Transduction of IDO Gene in Cells Using Adenoviral Vector

Recombinant adenoviral vector carrying human IDO and GFP (Ad-IDO) was constructed as described before [36], and used to induce IDO expression in cells. Briefly, mouse dermal fibroblasts were seeded on 6-well flat bottom cell culture plates and were transfected with either Ad-IDO or a mock vector at 100 multiplicity of infection (MOI), or left untreated as control. Free viral particles were washed out after 30 hours. The expression of GFP was assessed using fluorescence microscopy (Nikone, Melville, N, H-1010 AF) to confirm successful IDO transduction.

Kynurenine Assay

L-Kyn level was measured in CM of the treated cells as an indicator of IDO activity, as described previously [13]. Briefly, proteins were precipitated in CM samples using 30% trichloroacetic acid. Samples were centrifuged and afterward, 500 µl of supernatant from each sample was incubated with one volume of Ehrlich’s reagent (Sigma Chemicals, Oakville, ON, Canada). The absorbance of the solution was measured at 490 nm using spectrophotometry. Kyn levels were calculated using an equation obtained from standard curve.

Western Blot Analyses of IDO and Collagen

IDO and COL-1 expressions were evaluated in mouse dermal fibroblasts by the previously established method [19]. Briefly, harvested cells were lysed in cell lysis buffer (containing 50 mM Tris-HCL, pH 7.4; 10 mM EDTA; 5 mM EGTA; 0.5% Nonidet P-40; 1% Triton X-100 and protease inhibitor cocktail (Sigma Incorporation, Oakville, ON, Canada)). After resolution on SDS-PAGE, proteins were transferred to PVDF membrane (Milipore Corp., Bedford, MA, USA). Membranes were blotted with polyclonal rabbit anti-human IDO antibody (1∶1000; Washington Biotechnology Inc, Baltimore, MD, USA) to detect IDO or monoclonal mouse anti-human COL-I antibody for collagen detection.

Western Blot Analysis of STAT1 Phosphorylation

To evaluate the status of STAT1 phosphorylation in response to IFN-γ, cell pellets were lyzed in cell lysis buffer containing phosphatase inhibitor cocktail (Sigma Incorporation, Oakville, ON, Canada). Samples were run on SDS-PAGE and transferred to nitrocellulose membrane (Invitrogen, Carlsbad, CA, USA). Immunoblotting was performed using rabbit anti-mouse STAT1 antibody or rabbit anti-mouse phospho-STAT1 antibody (1∶1000; Cell Signaling Technology, Inc. Danvers, MA, USA) according to manufacturer’s protocol.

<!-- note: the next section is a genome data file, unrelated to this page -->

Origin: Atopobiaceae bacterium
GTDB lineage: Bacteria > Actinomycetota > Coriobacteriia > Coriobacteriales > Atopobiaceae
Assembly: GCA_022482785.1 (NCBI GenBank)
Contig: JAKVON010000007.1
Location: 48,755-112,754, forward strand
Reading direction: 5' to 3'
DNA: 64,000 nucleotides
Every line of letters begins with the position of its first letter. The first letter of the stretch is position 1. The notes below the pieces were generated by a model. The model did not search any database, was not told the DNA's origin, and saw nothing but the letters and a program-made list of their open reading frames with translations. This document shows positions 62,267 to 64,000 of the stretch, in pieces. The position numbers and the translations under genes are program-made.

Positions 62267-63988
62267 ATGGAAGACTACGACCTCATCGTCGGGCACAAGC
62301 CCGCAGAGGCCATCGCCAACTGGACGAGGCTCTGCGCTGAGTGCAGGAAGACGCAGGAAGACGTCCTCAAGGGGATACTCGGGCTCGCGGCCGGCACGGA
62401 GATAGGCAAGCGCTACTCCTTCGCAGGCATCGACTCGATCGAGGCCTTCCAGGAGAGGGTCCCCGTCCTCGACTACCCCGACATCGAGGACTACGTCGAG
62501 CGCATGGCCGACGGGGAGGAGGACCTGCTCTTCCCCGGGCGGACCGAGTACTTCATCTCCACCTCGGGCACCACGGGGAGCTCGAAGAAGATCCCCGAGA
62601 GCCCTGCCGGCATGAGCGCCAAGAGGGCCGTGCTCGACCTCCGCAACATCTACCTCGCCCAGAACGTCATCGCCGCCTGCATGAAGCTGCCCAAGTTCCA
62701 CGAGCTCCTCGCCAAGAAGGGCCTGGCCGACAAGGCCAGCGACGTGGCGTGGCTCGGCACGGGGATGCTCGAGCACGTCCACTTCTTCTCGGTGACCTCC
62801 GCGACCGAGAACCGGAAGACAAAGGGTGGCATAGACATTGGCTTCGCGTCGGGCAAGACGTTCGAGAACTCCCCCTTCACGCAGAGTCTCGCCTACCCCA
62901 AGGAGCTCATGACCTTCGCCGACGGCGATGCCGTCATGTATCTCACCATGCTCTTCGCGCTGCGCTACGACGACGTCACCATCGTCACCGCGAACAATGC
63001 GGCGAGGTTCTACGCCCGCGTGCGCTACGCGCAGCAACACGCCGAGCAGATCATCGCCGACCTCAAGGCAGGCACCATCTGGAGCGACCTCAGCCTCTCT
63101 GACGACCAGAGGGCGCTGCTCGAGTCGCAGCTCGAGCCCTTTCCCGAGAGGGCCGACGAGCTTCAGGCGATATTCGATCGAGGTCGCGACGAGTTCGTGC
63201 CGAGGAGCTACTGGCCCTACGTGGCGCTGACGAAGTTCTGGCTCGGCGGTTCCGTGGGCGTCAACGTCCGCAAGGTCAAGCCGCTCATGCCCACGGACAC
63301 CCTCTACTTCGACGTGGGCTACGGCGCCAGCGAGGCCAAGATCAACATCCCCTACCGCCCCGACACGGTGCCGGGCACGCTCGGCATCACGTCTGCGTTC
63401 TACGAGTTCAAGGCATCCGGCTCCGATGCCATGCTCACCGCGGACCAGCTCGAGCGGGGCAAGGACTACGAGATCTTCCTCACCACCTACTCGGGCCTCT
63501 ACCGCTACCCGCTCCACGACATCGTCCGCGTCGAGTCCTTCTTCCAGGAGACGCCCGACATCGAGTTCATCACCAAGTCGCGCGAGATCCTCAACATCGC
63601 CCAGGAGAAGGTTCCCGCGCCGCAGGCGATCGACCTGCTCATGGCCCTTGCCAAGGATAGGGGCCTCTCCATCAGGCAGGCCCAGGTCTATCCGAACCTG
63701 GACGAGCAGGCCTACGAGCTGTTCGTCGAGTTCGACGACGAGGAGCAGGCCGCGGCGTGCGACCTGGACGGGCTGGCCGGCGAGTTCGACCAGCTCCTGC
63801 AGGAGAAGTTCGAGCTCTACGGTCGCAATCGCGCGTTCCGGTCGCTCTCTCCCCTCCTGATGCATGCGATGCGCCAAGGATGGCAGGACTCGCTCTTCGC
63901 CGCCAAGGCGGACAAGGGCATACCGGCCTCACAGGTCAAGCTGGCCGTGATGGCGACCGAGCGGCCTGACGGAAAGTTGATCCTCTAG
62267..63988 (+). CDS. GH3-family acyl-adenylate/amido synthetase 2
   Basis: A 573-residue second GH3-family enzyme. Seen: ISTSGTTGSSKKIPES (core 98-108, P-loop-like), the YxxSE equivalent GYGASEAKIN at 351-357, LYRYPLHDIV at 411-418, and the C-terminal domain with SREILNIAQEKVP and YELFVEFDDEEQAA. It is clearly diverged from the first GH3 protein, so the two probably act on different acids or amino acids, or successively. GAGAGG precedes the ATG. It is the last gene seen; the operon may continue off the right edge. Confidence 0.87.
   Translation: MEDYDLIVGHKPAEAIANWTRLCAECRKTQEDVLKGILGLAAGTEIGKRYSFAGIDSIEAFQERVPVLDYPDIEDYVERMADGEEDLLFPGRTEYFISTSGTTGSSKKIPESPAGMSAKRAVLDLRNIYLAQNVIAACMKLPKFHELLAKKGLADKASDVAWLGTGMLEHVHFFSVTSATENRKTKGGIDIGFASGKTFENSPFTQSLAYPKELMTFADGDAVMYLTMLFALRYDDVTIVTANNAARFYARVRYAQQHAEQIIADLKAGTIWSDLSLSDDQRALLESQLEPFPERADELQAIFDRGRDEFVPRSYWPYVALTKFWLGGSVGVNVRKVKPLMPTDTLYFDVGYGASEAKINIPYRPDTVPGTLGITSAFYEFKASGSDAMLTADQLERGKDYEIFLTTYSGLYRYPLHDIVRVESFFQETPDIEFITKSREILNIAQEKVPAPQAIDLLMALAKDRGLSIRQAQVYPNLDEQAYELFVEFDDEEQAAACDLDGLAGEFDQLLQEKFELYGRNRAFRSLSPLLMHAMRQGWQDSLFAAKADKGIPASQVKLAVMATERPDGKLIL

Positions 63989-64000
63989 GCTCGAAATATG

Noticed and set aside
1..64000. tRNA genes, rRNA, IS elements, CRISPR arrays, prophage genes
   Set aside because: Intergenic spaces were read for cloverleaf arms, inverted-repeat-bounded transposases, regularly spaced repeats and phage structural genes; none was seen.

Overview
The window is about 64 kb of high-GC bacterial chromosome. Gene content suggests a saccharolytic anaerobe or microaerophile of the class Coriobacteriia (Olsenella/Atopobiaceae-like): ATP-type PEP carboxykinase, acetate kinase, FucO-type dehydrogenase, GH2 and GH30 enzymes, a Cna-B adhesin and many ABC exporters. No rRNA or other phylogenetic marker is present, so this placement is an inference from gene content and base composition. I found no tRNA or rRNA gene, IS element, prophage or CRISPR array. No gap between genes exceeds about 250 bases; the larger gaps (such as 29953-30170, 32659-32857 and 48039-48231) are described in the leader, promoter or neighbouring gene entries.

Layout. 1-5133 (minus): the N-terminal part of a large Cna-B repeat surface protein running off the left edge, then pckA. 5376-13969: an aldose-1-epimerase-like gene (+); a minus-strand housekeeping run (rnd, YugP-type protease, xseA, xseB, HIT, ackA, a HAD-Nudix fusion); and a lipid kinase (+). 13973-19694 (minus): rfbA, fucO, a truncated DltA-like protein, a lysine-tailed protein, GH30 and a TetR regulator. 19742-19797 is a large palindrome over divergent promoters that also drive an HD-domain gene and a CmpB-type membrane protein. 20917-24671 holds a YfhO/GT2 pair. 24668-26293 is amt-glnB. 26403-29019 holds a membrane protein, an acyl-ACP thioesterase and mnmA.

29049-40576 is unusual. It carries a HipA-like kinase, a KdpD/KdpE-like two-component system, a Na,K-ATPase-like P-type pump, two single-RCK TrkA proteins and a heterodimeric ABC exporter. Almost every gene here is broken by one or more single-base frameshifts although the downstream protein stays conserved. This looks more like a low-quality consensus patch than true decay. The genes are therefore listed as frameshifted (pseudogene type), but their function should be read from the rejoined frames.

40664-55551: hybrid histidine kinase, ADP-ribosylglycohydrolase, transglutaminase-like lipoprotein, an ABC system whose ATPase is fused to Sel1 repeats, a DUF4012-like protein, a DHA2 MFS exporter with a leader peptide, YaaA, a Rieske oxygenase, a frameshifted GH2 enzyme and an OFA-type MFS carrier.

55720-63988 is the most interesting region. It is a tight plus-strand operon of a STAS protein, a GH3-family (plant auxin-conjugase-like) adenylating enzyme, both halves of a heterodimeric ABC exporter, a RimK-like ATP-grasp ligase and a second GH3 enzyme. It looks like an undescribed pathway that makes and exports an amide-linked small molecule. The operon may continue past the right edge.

Reverse-Transcriptase Analyses of IDO, MHC-I and Collagen

The total RNA in dermal fibroblasts was extracted using RNeasy kit (Qiagen, Maryland, USA) based on manufacturer’s instructions. Subsequently, cDNA was synthesized using SuperScript RT-PCR system (Invitrogen, Carlsbad, CA, USA). The primer’s used were as follows: IDO: sense 5′-GGCACACGCTATGGAAAACT-3′, antisense 5′-CGGACATCTCCATGACCTTT-3′ product size 296 bp; C57BL/6 mouse MHC-I (H-2b2): 5′-GCGAGGGTGGCTCTCACACG-3′, antisense 5′-TCAGGGTGAGGGGCTCAGGC-3′ product size 554 bp; NOD mouse MHC-I (H-2kd): sense 5′-GGGCGGCTCTCACACGTTCC-3′, antisense 5′-TCCCCTGCAGGCCTGGTCTC-3′; mouse COL-I (Col 1a1): sense 5′-GACGCCATCAAGGTCTACTG-3′, antisense 5′-ACGGGAATCCATCGGTCA-3′, product size 154 bp; mouse glyceraldehyde-3-phosphate dehydrogenase (GAPDH): sense 5′-TGGCACAGTCAAGGCTGAGA-3, antisense 5′-CTTCTGAGTGGCAGTGATGG-3′ product size 384 bp; mouse β-actin: sense 5′–GTGGGCCGCCCTAGGCACCAA-3′, antisense 5′–CTCTTTGATGTCACGCACGATTTC-3′. GAPDH and β-actin mRNA levels were used as internal controls. RT-PCR cycles were optimized for each set of primers. The numbers of cycles were as follows: 42 cycles for IDO, 38 cycles for COL-1 and 38 cycles for MHC-I. Amplified RT-PCR products were separated by electrophoresis on 1% agarose gel.

Statistical Analysis

Data are reported as Mean±SEM. The statistical analysis was performed by one-way ANOVA followed by post hoc evaluation using student’s t test for multiple comparisons to ensure the proper distribution of variances. P-value of less than 0.05 was considered statistically significant.

Author Contributions

Conceived and designed the experiments: AHT RBJ YL AMR AG. Performed the experiments: AHT RBJ. Analyzed the data: AHT. Contributed reagents/materials/analysis tools: RTK AG. Wrote the paper: AHT. Troubleshooting of experiments: AHT YL RBJ AG. Designing specific MHC primers for PCR analysis: AMR. Preparation of diabetic NOD dermal fibroblasts: RTK. Review and edition of the manuscript: AHT RBJ YL AG. Contribution to discussion: AHT RBJ YL AG.